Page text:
Departments & Programs


Controlling processes created by the shell for you

Last revision August 9, 2004

Table of Contents:

  1. Shell interpretation
  2. Editing command lines
  3. Stuck in a Unix login session?
  4. Program execution
  5. Simple commands
  6. Unix command syntax
  7. Controlling processes
  8. Your login environment

The methods described here work only with the C-shell found in Berkeley Unix (or its derivatives, such as tcsh), not with the Bourne shell in older System V Unix systems.

Interrupting the current foreground job

The current foreground job can be interrupted in various ways:

The interrupt key (normally CTRL-C) will send a signal to the foreground job; the normal response is for the process to terminate. However, some processes can capture this signal and then choose to do something else. Normally, they choose to cleanup (remove temporary files, etc.) and then terminate. This interrupt key is part of the terminal driver and works with any shell. You can even modify which key creates the interrupt using the stty program.

The CTRL-\ key sends a kill signal to the foreground job which, under normal circumstances, is guaranteed to terminate it. This signal cannot be captured by a process. However, this means the process cannot cleanup and is just summarily stopped. In some cases, a process can be stuck in a kernel wait state so this signal never reaches it. In that case, the process is unusable but cannot be killed. Your only option in such a case is to log out or break the network connection. This kill key is part of the terminal driver and works with any shell. You can even modify which key creates the kill signal using the stty program.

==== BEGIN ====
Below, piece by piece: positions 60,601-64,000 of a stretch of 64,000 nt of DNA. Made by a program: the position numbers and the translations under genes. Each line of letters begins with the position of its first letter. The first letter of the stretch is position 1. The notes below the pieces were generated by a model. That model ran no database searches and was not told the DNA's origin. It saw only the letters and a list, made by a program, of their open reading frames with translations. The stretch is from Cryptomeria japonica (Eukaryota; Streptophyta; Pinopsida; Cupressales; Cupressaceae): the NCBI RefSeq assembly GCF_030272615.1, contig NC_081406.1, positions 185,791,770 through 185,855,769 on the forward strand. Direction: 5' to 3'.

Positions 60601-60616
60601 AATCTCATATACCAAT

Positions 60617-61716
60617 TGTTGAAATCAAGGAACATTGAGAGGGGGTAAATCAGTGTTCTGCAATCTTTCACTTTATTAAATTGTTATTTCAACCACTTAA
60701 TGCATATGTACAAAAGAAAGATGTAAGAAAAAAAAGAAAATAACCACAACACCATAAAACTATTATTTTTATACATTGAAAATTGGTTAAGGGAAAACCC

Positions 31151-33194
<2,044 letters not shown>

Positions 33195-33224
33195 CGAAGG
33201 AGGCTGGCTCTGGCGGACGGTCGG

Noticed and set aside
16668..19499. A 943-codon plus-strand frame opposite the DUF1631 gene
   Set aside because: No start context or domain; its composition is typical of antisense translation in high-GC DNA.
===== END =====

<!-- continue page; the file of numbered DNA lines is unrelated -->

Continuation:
After a CTRL-\ is used to kill a program, you will often get a response Core dumped. The system created an image of the process as it was in memory and put that into a file name core in the current directory. These files are usually large and only useful if you plan to use the debugger on them. The initial user environment for new accounts on pangea prevents these from being written at all, using the C-shell command

limit coredumpsize 0

If you want to create core dumps for later analysis, you must issue a command to increase this limit from 0 to some larger number, for example

limit coredumpsize 8m

which allows core dumps of up to 8 Megabytes to be written to disk.

In the C-shell, the CTRL-Z key allows you to simply suspend execution of the foreground job, with the possibility of starting it again later or killing it. The job is just frozen in its current state and shunted off to the side.

You can press CTRL-Z at any time while a process is running in the foreground. The process will be immediately suspended, and the shell will print the message Stopped followed by a new shell prompt.

If you are already at the shell prompt, the CTRL-Z has no effect.

Suspending and restarting commands is very useful when you are in the middle of something (pine, for example), and you need to check something else, like the name of a file.

You can start and suspend several jobs (programs or commands). The shell keeps a stack of current jobs, whether suspended or running in the background.

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